I continue. “I thought about what you said yesterday and you were right, my character’s perspective wasn’t clear. I’d appreciate another chance to make it clear.”


Pete seems intrigued. “OK sure, have at it.”


I blink my eyes for 5 seconds to get focused........... 


“Blood is sticky. A viscous crimson fluid. Regardless of the bleeder - it's all the same. It’s the ultimate leveler of playing fields. Strip the skin off the bone and voila’ …. red, gelatinous liquid. Blood doesn’t care about skin pigment: Brown, ivory, dark, light,… if you’re young or old. It all looks the same in the phlebotomist’s needle.” 


I can see Pete’s eyes roll in the reflection of his glasses. 


I continue.


"When I cut myself, I bleed red. I sit in the corner of my dimly lit room and filet bracelet scars around my wrists and scrape diagonal stripes along my forearms.  The blood that oozes from my superficial, self-inflicted wounds moves slowly as it gets caught in the porous crevices of my skin.


I remember the day I first understood the perks of wearing black. I was in my closet with the door closed. The lava lamp my dad gave me for my birthday was creating ghoulish shapes along the dangling clothes. I drug it in there with me so I could see the body shaped image I was etching into my forearm. Pebbles of red popped from my skin and dripped from near my elbow toward my fingers."


A knock at the door made me jump. 


“Patrice, it’s time to go.” In a panic I quickly pulled down my sleeve. 


“Be right there.” I speak through the door, trying to sound normal, then listen as my mom’s footsteps grow quiet. I pulled up my sleeve and noticed that the blood had soaked into the black lining of my jacket, but only slightly into the leather. Perfect camouflage. Any other color and the stain .... the proof of my discontent, would have been obvious. As the blood dried to crusty black it became even less noticeable and blended into the night-dark pigment. Like me, human in form, colorless, hollow, easily overlooked - hidden behind a caricature facade that covers a deep stain.


That was the day I started wearing black to hide the tracks of blood tears that salivate from my arms.


It was the day I wore the jacket ….. this jacket …… my dad’s jacket…. to his closed casket funeral. The casket was closed because he had put a bullet in his head in our garage, on a Tuesday morning in September - three years ago. My mom was already at work when I found his blood spilled across the grey epoxy floor like a slick canvass of death art. His body was cold, stiff, blue, and his head encrusted with dried blood, ash-black like the dirt grave where we buried him.” 


I stare blankly into the spotlight.


“Blood tears have dribbled from my arms since that day. The sting of cutting softens the image of my dad that aches in my memory. His blood flows in my veins, and in my blood … he lives…….


But it’s all a head-fake blood tonic. I used to hate black. It’s just a practical color choice now because cleaning the “blood tears” makes me feel disloyal to the dead. Blood flows red in life, then dries black in death. It’s the finality of the black that I can’t accept. The cutting is my dad’s epitaph … I am his tombstone."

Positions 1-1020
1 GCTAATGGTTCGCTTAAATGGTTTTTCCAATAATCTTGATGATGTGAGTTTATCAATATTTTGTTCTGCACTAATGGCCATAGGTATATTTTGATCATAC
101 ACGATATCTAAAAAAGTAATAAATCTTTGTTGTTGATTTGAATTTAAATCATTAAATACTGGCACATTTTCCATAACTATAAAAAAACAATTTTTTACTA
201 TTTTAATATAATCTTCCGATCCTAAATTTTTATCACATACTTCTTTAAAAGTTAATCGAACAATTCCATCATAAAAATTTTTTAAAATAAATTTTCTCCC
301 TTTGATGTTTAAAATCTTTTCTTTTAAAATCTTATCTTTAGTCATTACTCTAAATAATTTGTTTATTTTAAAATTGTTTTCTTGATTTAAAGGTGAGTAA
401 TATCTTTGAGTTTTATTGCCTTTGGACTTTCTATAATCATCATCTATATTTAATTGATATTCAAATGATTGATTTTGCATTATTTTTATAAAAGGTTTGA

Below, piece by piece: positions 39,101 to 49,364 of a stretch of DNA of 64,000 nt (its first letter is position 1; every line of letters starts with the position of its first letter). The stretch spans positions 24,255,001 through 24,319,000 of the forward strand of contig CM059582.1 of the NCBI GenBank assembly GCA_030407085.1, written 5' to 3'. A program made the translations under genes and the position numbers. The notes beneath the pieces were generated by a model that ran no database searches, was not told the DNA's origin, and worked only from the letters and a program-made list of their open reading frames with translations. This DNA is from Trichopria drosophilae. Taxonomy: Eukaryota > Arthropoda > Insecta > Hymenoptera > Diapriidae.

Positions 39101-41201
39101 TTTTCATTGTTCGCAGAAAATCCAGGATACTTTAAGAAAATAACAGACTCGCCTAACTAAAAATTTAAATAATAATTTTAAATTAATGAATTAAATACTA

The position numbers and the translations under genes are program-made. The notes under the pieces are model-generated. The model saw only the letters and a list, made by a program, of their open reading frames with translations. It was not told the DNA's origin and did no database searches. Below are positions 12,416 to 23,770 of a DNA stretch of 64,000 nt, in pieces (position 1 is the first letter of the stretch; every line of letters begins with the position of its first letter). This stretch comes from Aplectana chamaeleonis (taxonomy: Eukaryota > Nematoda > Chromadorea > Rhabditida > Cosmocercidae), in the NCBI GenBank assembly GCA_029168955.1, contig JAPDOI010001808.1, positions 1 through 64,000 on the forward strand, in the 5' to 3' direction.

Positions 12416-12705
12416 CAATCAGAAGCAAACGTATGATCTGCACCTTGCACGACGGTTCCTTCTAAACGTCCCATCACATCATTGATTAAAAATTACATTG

Except for sniveling lightbulb-head Ashley, the auditorium is as silent as it is dark. Black with non-noise.


“Can I sing now?” 


Pete is dumbfounded and stumbles for answer. “Uh ... Are you sure?”


“Yes.”


“Then by all means. Yes, … please sing.” 


Pete wipes his wet cheeks with the sleeve of his white dress shirt.


I suck in a deep breath and close my eyes, then start. My voice is soft and quivering - but my pitch is perfect.


What can wash away my sin? ….  

Nothing but the blood of Jesus.

What can me whole again? ….. 


I pull the jacket tight and breathe in the smell of the leather – dreaming of my dad’s cologne. My right forearm brushes against the chunky zipper and breaks open a lose scab. 


Nothing but the blood of Jesus.


I sing louder … 


Oh, precious is the flow, that makes me white as snow, no other fount I know.

Nothing but the blood of Jesus.


The warmth of the spotlight feels like the sun on my face.


For my pardon this I see

Nothing but the blood of Jesus.

For my cleansing …. 


I start to lose control.


Pete encourages me. “It’s OK - take your time.”


For my cleansing, this my plea…..


Nothing but the bloo ………….


I stop.


Last night’s fresh cuts seep into the sleeves of dad’s jacket as my broken heart leaks all over the stage. I unloose my cement-like boots from the floor, open my eyes and take a step down-stage toward Pete. 


“Do you understand my monologue now, or was that too heavy handed?” 


Pete swallows hard and shakes his head in the affirmative.

October 09, 2021 03:12

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3 comments

Ben Rounds
14:03 Oct 13, 2021

I feel you on the writing process. I have to leave myself lots of time to compulsively re-read, catching little mistakes or miss words when it is too late to change them is a torture. The story was not what I was expecting, nice switch-up kudos

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Karen Kinley
14:51 Oct 11, 2021

Wow. Just wow. This is so raw and powerful and beautifully written! It sounds as though you may have experience with this particular behavior. If so, my heart goes out to you and all those who find some sort of comfort in cutting. My daughter did it for a bit in high school, but it was fleeting, thank God. Such a gorgeous story and so well told. A contender this week for sure!

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Penni Warford
18:25 Oct 11, 2021

Thank you. This story is pure fiction. I am a little disappointed in my bad habit of writing the story a day or two before the deadline then doing my editing at the midnight hour. I inevitably miss things, like an extra word, misspelling, or funky punctuation - which is the case with this story. It is what it is. Thank you again for your positive comments. This is only the third story I have submitted so I'm still getting the hand of the process.